A Message of Community Solidarity

Dear Friends,

At this particularly anxious time of civil unrest, we join and wish to amplify our national museum leaders’ and local leaders’ statements: Lonnie Bunch, Secretary of the Smithsonian Institution; Paul Edmonson, President of the National Trust for Historic Preservation; Mayor Allen Joines, Winston-Salem.

For centuries, the people of the Piedmont region of North Carolina–indigenous and foreign-born, Black and white, Moravian and non-Moravian, have experienced periods of great turmoil and unrest. The political views held by Salem’s residents spanned the ideological spectrum during settlement, the American Revolution, the Civil War, Reconstruction, Jim Crow, and the Civil Rights Movement, which continues to this day with the Black Lives Matter Movement. As stewards of Old Salem Museums & Gardens, we are often presented with complicated histories and opposing memories and are responsible for bringing these histories and memories together to share authentic, fully inclusive narratives.

During periods of social and political upheaval, we believe that honestly looking to the past can center us, contextualize the complexities of the contemporary world, and help us all to be better people. As one of the stewards of our community’s history, we have a heavy responsibility to be an open source of information and support as our nation works together to build an informed path forward towards racial justice and equality. We have a commitment to research and explore diverse and important stories from Salem’s history, including the stories of free and enslaved people of African descent through our Hidden Town Project, the stories of indigenous peoples who experienced settler colonization and removal through our Cherokee Advisory Committee, and the lives of the Moravian settlers.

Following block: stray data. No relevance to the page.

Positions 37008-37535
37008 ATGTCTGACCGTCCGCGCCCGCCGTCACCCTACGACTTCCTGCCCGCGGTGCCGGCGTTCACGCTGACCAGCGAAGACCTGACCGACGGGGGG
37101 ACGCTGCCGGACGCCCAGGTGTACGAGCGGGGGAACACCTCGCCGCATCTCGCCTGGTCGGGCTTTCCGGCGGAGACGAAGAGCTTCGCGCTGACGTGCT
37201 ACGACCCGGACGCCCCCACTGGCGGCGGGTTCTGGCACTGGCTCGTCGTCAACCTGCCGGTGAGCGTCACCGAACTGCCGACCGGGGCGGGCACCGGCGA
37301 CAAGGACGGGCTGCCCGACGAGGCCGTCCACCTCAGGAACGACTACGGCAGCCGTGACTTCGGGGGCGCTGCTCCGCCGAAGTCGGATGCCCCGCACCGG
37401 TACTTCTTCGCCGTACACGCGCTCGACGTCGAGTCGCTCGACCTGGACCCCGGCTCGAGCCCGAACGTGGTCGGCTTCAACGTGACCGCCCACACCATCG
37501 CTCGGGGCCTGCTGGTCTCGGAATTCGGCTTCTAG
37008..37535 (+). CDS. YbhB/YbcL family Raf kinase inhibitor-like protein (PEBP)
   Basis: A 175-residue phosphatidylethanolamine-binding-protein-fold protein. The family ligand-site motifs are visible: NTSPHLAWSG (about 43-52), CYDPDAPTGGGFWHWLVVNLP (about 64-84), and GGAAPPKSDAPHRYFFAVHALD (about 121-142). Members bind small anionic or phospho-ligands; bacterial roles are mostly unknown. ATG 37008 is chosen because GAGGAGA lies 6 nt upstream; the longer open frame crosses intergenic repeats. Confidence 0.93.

Old Salem is dedicated to providing a safe, equitable, and thoughtful place for everyone. We are here to help facilitate conversations, provide context, and support, however we can, to people in our community who are hurting, and have been hurting for days, months, years, generations. We want to be a place where the community can come together and learn from our shared history in order to inform a more just and compassionate future.

With Great Respect,

Franklin Vagnone
President & CEO
Old Salem Museums & Gardens/
Museum of Early Southern Decorative Arts